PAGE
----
Italian and Spanish researchers returning from
abroad deserve more support.
Most European nations bemoan an academic ‘brain drain’ that flows mostly in the direction of the United States. But the situation is not uniform. Germany, for example, is prone to grumble, but it has a well-funded, well-organized research infrastructure, and a regular supply of new academic positions. More than 80% of German scientists who go abroad for their PhDs or postdocs eventually return home. Not all countries are so fortunate. When the infrastructure at home is poor, few migrants will return to the nest. Italy and Spain have both endured a prolonged haemorrhaging of talent. Having failed to invest properly in basic research for decades, both nations have recently attempted to plan a better future. In 2001, they each launched programmes specifically designed to entice well-trained scientists back home, by providing an attractive salary and research funding for up to five years. Italy’s ‘Rientro dei cervelli’ (‘Brain gain’) programme has so far brought back over 460 scientists; Spain’s Ramon y Cajal scheme has attracted more than 2,000. The initial idea of both programmes was that researchers returning home would then be ideally placed to compete for local, permanent jobs. But thanks to bad planning, few of the returnees are as well-integrated as they had hoped. In the underfunded systems they found themselves in, few jobs became available. The next step was therefore to encourage universities to create the required positions. Last year, Italy made an offer that, although modest, seemed to provide a solution. The government allocated €3 million (US$3.9 million) a year to pay for 95% of the salaries of returning scientists who were deemed worthy of a permanent position by their university departments. But much of the money remains unspent. Many universities did not nominate candidates — partly because they see the ‘Brain gain’ programme as institutionalized queue-jumping, pushing returning scientists ahead of those who stayed at home waiting for jobs to show up. Most of the nominations were blocked on technical grounds by the similarly unsympathetic National Committee of Universities, which has to verify the eligibility of all candidate professors.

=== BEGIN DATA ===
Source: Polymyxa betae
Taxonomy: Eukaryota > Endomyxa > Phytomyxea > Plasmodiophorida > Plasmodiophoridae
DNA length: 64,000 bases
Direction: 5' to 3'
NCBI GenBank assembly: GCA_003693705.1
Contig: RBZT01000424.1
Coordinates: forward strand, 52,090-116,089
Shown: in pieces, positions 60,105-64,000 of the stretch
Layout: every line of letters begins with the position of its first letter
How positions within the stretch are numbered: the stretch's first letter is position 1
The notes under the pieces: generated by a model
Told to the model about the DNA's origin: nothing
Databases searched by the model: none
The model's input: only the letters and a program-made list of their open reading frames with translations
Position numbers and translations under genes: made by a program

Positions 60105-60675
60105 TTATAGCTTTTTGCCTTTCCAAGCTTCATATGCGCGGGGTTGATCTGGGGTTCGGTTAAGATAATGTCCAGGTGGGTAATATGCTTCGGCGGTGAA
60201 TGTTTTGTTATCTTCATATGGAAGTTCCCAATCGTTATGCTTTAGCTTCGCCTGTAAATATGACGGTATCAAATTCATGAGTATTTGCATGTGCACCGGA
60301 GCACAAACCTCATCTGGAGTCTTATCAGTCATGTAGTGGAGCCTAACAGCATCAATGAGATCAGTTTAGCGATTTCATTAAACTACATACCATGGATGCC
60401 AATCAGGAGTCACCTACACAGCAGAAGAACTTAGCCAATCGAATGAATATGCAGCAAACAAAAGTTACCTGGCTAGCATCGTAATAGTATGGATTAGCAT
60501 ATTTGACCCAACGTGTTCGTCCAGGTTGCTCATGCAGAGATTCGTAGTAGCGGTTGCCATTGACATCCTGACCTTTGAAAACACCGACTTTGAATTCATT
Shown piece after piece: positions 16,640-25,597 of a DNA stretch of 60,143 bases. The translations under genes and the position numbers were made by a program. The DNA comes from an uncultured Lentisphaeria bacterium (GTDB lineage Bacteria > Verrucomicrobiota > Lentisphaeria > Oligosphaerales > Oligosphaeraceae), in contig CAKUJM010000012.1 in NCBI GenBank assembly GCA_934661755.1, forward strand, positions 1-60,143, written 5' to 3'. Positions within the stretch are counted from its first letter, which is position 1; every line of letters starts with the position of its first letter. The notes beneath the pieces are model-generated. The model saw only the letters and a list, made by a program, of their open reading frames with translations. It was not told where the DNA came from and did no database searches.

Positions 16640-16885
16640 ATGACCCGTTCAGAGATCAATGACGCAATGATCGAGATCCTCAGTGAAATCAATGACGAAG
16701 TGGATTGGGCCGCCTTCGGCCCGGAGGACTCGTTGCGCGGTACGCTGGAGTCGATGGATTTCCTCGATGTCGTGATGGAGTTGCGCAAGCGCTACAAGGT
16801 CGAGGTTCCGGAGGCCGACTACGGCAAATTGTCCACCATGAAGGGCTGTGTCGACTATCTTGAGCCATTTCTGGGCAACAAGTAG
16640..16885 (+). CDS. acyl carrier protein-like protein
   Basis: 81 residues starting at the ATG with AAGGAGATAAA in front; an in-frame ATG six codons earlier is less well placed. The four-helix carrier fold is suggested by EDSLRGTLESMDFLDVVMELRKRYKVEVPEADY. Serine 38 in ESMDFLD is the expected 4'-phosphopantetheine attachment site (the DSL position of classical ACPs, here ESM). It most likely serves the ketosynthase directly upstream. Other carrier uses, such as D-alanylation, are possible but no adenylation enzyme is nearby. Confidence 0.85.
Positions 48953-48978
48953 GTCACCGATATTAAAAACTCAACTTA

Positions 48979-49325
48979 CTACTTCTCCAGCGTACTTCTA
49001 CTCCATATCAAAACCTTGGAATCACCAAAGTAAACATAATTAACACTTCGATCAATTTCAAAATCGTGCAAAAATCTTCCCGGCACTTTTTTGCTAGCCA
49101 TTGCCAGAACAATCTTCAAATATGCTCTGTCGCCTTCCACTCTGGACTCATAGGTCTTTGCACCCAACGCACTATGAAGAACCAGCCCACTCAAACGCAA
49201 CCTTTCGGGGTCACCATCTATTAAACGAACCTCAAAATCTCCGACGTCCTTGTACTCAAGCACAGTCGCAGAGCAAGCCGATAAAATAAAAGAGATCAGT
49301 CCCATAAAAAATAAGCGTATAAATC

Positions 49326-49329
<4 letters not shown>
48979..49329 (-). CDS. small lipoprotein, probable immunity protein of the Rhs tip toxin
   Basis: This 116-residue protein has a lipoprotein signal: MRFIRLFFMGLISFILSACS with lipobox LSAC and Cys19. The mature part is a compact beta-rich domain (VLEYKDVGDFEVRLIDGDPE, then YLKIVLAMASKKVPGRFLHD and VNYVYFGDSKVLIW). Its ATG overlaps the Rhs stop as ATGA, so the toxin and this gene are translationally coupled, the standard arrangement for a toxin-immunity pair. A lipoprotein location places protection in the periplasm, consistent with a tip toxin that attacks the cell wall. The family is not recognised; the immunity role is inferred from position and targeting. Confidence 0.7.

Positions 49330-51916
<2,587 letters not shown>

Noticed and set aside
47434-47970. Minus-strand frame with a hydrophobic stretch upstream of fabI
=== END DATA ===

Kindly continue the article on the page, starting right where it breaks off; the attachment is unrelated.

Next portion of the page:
Two years ago, the Spanish government made a similar offer, to fund the full costs of the first three years of 900 new academic posts. But uptake by universities has been patchy. Full cooperation from the universities is essential if such schemes are to work. It would not have been easy — universities hate being told who to hire — but it should have been sought from the start. Measures to bring in new talent are essential if Spain and Italy are to meet their scientific aspirations. It is now up to the universities to see the bigger picture and show more flexibility in supporting returning scientists.